Updated: Apr 15, 2019
Our Meet the researcher series introduces the lab's doctoral candidates and research staff to give insight into our research and policy work - why we do it, what the challenges are, and why we're based at UCL Department of Science, Technology, Engineering and Public Policy.
Joanna Sawkins is a PhD candidate and her research focuses on innovations in local knowledge production for urban policy.
What inspired you to do a PhD?
The offer of time and space to think, read and help people.
Why did you choose to do your research at the Department of Science, Technology, Engineering and Public Policy (STEaPP)?
I like the policy-oriented nature of the department. I started on a part-time internship at STEaPP, supporting research. Right at the beginning I learnt from Dr Carla Washbourne (now my supervisor) about ‘boundary spanners’ and ‘boundary spanning organisations’: places and people who work across community, academia, policy and industry. I wanted to become one of these people. They seem to be able to have great impact, filling the gaps and working across many levels. STEaPP, and the Lab, seemed a great place to begin my boundary spanning journey.
Tell us about your PhD research project...
My PhD project is all about the ways in which local knowledge (community knowledge and knowledge from the grassroots) is used as part of policy-making. I am particularly interested in innovation in this area of policy research and am looking at new ways in which policy-makers are engaging with communities in London. I use action research as part of my mixed methodology and my work is grounded in post-colonial theory. I am in the process of defining the more specific research questions I will answer, in partnership with community and policy partners.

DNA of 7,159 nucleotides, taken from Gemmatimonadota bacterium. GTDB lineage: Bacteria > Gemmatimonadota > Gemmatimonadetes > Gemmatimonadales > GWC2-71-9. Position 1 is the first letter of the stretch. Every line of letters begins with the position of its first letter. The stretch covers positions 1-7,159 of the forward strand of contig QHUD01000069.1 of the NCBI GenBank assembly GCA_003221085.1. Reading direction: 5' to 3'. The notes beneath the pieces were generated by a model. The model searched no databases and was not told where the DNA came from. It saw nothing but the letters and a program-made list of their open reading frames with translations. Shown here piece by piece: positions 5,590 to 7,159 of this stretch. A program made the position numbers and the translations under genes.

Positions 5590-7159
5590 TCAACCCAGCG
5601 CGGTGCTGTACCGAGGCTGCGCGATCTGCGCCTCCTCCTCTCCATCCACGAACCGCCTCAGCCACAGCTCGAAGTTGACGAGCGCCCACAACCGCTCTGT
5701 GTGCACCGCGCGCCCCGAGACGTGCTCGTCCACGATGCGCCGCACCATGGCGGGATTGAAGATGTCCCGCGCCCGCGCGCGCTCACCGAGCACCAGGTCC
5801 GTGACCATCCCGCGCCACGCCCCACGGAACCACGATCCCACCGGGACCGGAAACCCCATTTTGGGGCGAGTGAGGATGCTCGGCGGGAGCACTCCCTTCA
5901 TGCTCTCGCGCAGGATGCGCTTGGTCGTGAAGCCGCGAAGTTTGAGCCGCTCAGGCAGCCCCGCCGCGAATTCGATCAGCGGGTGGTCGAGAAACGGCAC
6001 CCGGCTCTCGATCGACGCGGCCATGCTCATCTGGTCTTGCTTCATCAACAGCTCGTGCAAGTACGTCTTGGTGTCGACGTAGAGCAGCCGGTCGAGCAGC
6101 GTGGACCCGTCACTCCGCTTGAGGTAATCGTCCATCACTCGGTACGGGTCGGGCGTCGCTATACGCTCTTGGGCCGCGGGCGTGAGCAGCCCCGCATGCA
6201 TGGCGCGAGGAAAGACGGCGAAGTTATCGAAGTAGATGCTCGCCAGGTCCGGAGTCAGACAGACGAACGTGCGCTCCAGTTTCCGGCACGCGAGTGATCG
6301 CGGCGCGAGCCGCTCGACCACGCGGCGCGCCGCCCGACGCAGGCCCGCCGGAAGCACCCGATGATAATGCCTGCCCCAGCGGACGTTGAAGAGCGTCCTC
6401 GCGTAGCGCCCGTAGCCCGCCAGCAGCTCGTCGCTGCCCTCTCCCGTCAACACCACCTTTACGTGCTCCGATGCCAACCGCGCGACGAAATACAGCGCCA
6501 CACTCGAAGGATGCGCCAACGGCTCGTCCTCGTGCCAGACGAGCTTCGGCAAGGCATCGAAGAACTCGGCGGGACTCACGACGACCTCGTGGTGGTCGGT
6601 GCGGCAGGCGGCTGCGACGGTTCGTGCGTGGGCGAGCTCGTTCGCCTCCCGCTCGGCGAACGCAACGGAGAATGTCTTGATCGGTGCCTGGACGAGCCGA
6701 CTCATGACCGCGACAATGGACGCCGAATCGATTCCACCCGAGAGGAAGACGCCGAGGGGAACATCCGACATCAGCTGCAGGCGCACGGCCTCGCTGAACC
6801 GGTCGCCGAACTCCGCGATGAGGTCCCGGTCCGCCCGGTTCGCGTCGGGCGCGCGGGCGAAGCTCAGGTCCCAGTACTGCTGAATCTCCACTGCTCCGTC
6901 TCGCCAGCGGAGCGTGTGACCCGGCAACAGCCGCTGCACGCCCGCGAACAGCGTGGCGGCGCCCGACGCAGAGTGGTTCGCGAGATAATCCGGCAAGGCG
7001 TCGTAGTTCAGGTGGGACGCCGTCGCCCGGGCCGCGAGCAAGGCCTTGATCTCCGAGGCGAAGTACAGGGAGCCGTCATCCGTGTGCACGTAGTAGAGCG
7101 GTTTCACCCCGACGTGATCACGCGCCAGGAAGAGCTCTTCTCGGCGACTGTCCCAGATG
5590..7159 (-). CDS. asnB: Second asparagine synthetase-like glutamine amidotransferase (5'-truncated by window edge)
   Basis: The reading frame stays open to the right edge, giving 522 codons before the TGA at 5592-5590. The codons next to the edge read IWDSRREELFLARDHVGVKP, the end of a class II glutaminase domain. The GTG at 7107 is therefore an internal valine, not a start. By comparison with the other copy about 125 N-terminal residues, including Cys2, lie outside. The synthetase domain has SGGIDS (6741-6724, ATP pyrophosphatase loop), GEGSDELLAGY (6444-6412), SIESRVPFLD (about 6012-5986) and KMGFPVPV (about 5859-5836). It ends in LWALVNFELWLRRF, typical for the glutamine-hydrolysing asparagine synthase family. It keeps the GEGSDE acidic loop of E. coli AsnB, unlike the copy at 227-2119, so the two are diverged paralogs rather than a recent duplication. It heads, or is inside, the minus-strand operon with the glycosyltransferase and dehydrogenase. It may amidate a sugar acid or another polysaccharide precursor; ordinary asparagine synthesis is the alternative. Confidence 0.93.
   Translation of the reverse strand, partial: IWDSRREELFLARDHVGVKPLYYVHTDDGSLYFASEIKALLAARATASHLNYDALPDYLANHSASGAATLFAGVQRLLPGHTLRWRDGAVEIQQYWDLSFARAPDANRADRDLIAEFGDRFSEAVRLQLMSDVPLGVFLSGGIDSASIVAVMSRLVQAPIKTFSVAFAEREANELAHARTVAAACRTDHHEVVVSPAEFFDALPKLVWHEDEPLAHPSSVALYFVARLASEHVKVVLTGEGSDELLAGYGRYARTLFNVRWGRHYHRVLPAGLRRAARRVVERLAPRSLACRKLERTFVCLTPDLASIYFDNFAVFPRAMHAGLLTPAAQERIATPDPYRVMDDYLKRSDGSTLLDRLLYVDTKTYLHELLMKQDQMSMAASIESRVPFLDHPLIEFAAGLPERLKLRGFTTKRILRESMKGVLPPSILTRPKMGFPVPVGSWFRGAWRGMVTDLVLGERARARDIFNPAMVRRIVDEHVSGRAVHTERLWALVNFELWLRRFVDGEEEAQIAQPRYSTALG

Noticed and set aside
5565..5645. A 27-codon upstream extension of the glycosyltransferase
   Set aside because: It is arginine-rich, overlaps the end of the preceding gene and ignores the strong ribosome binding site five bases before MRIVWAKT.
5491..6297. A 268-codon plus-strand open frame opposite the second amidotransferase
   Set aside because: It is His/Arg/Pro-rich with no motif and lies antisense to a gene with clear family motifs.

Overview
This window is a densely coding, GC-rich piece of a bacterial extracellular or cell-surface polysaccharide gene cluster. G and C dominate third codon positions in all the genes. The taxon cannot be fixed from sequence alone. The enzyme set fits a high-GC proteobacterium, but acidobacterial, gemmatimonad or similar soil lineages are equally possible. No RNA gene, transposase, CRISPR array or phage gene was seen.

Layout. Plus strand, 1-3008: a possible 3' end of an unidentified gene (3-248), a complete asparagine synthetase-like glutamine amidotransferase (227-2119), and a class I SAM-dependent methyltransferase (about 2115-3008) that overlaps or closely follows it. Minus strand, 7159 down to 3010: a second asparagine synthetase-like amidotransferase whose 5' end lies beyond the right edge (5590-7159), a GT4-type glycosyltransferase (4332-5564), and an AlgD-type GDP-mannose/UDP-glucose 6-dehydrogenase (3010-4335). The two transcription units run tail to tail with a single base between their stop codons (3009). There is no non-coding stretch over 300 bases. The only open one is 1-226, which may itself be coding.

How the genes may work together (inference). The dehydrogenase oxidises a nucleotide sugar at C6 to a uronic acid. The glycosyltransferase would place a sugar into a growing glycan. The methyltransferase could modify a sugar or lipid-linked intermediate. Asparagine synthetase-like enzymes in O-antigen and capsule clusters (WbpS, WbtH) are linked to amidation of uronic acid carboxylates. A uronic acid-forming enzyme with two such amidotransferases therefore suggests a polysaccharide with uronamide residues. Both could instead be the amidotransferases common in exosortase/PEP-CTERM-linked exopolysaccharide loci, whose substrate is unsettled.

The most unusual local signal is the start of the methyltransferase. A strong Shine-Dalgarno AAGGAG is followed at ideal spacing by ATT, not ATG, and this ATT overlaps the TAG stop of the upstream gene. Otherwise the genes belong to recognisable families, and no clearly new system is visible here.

What has been the biggest challenge in doing urban research?
The scale! London is a city of more than eight million people. Each person is the embodiment of unquantifiable amounts of local knowledge. It has been a challenge for me to bound my urban research. I currently have a great many cases and new ones are always coming along.
What are your top three (urban-related) books?
I wrote my undergraduate dissertation on a very old urban book, London: A Pilgrimage, an account of poverty in Victorian London, written by Blanchard Jerrold and illustrated with 180 very sensationalised etchings by Gustave Doré. I remember I went to handle the original edition in the Archives at Leeds University, where I was studying at the time. I noticed the gold on the cover, felt the sheer weight of the book and thought, who was this piece of urban research really for?
I was lucky to be able to spend a lot of time watching urban-related films whilst I was studying at Goldsmiths and working at Camden Arts Centre. When it is being screened I go and watch John Akomfrah’s Vertigo Sea, a film about the whaling industry but also about man’s mastery of the seas and the disruption and domination of so many natures by the “urban”.
In terms of popular urban-related policy-focused non-fiction I recently read Janesville by Amy Goldstein. It’s a mixture of storytelling and ethnography and describes what happens when a city loses its main industry: General Motors ceased manufacturing in Janesville, Wisconsin, in 2008, setting off a chain of events common to the post-industrial urban condition. Books like this help me to understand what is driving things like populist politics, in the US and beyond. I recommend!